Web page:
On August 21, 2012, the Commodity Futures Trading Commission (“CFTC”) and Securities Exchange Commission (“SEC”) published a proposal [PDF] to exempt certain independent system operator (“ISO”) and regional transmission operator (“RTO”) related transactions from the Commodity Exchange Act’s (“CEA”) obligations. The California ISO, ERCOT, ISO New England, Midwest ISO, NYISO, and PJM had filed petitions seeking exemptions for transactions entered into pursuant to their organized markets regulated by FERC or the Public Utilities Commission of Texas.
Specifically, the CFTC defines and then proposes to exempt the following transactions from coverage under the CEA if those transactions are entered into pursuant to an ISO or RTO’s tariff:
- Financial Transmission Rights,
- Energy Transactions in the day ahead or real time markets,
- Forward Capacity Transactions, and
- Reserve or Regulation Transactions.
The ISO or RTO tariffs must not require notification to a member prior to providing information to the CFTC, and ERCOT must enter into an agreement providing for information sharing with the CFTC. The CFTC also proposes that the provisions of FERC’s Credit Reform Policy (Order No. 741) [PDF] be applicable prior to granting the proposed exemptions. As ERCOT is not subject to Order No. 741, it would have to adopt those credit provisions in order for participants in its markets to be exempt from the CEA under the August 21 proposed order.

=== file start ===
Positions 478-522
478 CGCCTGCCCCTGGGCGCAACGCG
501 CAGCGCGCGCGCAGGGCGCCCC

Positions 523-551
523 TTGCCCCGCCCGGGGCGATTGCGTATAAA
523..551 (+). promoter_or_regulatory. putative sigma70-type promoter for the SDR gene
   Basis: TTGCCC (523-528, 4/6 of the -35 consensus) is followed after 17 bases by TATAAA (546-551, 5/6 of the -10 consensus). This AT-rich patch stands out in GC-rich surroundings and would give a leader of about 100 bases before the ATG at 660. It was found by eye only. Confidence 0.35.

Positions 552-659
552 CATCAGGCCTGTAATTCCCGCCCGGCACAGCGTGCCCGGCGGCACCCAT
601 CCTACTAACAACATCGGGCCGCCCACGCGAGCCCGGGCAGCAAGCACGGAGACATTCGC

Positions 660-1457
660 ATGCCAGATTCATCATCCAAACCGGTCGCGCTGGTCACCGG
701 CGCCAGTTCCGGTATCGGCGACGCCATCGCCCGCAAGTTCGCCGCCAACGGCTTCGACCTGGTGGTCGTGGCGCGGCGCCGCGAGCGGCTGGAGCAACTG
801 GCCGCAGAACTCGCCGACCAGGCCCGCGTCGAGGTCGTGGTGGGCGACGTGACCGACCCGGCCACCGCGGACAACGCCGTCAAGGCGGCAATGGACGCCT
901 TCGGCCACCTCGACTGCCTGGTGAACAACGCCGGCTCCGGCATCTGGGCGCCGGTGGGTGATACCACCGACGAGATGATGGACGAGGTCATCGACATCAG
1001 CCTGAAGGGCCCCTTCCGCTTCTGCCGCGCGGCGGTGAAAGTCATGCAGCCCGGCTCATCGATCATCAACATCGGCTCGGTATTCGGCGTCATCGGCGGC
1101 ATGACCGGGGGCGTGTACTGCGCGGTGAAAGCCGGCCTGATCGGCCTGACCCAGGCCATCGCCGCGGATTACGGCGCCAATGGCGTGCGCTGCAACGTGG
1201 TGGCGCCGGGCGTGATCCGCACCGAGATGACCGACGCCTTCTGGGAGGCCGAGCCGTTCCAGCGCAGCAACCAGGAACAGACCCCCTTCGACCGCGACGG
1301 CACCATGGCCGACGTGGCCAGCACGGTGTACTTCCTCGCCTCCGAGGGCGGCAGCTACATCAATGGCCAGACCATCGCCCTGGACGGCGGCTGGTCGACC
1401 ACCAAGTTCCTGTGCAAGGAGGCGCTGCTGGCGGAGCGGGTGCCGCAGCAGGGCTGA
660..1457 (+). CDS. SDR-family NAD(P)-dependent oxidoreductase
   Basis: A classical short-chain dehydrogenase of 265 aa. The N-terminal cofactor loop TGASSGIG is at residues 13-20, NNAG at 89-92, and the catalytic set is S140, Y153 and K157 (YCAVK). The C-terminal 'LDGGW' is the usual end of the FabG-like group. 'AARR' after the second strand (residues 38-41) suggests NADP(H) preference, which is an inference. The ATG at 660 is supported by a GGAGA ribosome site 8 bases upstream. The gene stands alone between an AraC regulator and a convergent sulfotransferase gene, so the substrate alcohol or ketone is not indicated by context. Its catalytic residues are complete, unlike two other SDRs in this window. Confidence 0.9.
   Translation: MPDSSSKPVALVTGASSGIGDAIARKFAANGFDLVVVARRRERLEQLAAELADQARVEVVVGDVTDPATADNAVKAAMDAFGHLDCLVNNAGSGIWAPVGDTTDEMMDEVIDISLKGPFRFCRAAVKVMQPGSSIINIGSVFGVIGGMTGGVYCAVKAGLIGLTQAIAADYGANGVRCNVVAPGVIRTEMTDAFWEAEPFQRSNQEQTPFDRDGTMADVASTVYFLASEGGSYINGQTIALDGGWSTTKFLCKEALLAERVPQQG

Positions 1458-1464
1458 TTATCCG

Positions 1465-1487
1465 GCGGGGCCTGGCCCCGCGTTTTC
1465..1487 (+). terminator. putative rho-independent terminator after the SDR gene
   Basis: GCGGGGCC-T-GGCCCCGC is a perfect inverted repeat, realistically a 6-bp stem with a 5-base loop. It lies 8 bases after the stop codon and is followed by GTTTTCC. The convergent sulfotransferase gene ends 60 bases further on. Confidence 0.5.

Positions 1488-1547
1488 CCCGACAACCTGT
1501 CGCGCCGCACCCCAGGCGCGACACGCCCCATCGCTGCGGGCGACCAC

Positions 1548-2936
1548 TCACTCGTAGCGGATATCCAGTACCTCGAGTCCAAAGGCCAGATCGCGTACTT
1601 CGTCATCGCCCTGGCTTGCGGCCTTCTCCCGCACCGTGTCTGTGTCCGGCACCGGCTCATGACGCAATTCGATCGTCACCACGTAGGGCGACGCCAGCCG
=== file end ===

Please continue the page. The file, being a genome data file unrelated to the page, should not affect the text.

The CFTC notes that the exemption is appropriate because ISOs and RTOs were formed to provide the physical delivery of reliable electric service in particular regions and their markets provide the means for such delivery. In addition, the transactions are entered into pursuant to tariffs approved by FERC or the PUCT and the relevant markets are subject to monitoring.
The proposed order makes clear that the exemption applies only to the four defined types of transactions. The CFTC rejected the proposals by the ISOs and RTOs to include related transactions, “products and services directly related to . . . the core functions [of] an ISO/RTO.”
Comments must be filed no later than 30 days after the proposed order is published in the Federal Register. Check our blog for further updates and analysis as this proceeding continues.